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J Neurosci. 2009 May 13;29(19):6132-41. doi: 10.1523/JNEUROSCI.1150-09.2009.

Immunization with amyloid-beta attenuates inclusion body myositis-like myopathology and motor impairment in a transgenic mouse model.

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  • 1Department of Neurobiology and Behavior and Neurology, University of California, Irvine, California 92697-4545, USA.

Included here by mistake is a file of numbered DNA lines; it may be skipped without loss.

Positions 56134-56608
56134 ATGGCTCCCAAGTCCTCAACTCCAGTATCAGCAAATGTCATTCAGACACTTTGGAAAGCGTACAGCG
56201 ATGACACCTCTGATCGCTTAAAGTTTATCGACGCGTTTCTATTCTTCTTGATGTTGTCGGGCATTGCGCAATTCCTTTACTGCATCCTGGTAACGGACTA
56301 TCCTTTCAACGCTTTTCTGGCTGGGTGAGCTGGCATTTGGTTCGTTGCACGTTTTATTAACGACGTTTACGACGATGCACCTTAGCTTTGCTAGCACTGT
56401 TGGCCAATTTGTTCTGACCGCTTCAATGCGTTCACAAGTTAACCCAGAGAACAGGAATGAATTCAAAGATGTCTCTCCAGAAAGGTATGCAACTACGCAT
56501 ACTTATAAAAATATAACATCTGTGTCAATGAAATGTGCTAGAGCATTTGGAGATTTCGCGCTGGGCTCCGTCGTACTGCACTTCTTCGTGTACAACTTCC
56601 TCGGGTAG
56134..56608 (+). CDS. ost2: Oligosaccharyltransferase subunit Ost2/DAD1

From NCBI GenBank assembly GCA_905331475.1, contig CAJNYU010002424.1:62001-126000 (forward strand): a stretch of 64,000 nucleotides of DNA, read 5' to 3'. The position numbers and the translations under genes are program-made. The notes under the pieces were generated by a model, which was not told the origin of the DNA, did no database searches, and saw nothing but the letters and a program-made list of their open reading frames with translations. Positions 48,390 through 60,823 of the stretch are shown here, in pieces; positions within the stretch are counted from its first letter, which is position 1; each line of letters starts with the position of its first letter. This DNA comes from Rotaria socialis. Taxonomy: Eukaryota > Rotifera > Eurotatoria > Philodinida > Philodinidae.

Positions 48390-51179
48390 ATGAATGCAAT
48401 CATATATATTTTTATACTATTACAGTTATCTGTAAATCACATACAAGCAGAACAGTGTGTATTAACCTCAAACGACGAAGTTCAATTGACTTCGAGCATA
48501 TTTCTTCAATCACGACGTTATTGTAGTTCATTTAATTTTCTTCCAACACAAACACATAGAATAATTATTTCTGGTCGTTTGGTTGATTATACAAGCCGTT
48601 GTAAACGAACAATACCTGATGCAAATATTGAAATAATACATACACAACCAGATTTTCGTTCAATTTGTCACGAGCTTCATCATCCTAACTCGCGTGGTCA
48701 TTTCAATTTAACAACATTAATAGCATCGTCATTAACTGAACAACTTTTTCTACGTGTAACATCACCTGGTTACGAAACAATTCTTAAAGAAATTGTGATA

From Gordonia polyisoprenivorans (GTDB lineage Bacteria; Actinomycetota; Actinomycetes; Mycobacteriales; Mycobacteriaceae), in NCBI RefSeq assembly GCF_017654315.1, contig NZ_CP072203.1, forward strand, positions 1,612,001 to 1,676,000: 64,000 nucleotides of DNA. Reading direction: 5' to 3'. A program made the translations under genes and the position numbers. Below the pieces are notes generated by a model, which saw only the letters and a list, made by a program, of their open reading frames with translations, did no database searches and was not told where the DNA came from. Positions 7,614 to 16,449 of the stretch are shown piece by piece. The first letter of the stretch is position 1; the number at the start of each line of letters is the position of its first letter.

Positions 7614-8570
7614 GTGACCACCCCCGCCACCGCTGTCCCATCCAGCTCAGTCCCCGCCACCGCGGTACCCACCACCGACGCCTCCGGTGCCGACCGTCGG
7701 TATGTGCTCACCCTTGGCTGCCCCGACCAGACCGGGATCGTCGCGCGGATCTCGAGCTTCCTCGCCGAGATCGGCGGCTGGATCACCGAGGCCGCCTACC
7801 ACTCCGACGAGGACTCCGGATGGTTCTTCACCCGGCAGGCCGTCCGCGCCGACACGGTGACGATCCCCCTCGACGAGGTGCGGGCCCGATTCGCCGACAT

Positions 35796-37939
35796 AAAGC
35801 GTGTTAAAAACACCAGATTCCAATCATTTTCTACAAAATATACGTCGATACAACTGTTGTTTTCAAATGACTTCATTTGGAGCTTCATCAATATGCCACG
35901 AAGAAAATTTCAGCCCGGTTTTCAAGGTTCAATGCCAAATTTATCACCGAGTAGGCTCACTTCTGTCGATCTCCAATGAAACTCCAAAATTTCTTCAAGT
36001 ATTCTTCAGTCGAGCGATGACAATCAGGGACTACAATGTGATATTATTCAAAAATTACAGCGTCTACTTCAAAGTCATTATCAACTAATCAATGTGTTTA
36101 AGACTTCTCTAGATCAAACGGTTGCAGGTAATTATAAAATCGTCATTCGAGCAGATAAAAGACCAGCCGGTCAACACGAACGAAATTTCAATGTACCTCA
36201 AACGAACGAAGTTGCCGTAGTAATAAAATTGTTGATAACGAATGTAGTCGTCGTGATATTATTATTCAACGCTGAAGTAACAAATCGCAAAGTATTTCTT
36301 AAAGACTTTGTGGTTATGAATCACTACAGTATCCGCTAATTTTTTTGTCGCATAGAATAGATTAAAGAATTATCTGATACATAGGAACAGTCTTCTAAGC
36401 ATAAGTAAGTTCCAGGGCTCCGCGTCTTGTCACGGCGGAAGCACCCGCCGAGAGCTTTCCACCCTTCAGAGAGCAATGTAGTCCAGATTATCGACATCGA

Inclusion body myositis (IBM), the most common muscle disease to afflict the elderly, causes slow but progressive degeneration of skeletal muscle and ultimately paralysis. Hallmark pathological features include T-cell mediated inflammatory infiltrates and aberrant accumulations of proteins, including amyloid-beta (Abeta), tau, ubiquitinated-proteins, apolipoprotein E, and alpha-synuclein in skeletal muscle. A large body of work indicates that aberrant Abeta accumulation contributes to the myodegeneration. Here, we investigated whether active immunization to promote clearance of Abeta from affected skeletal muscle fibers mitigates the IBM-like myopathological features as well as motor impairment in a transgenic mouse model. We report that active immunization markedly reduces intracellular Abeta deposits and attenuates the motor impairment compared with untreated mice. Results from our current study indicate that Abeta oligomers contribute to the myopathy process as they were significantly reduced in the affected skeletal muscle from immunized mice. In addition, the anti-Abeta antibodies produced in the immunized mice blocked the toxicity of the Abeta oligomers in vitro, providing a possible key mechanism for the functional recovery. These findings provide support for the hypothesis that Abeta is one of the key pathogenic components in IBM pathology and subsequent skeletal muscle degeneration.

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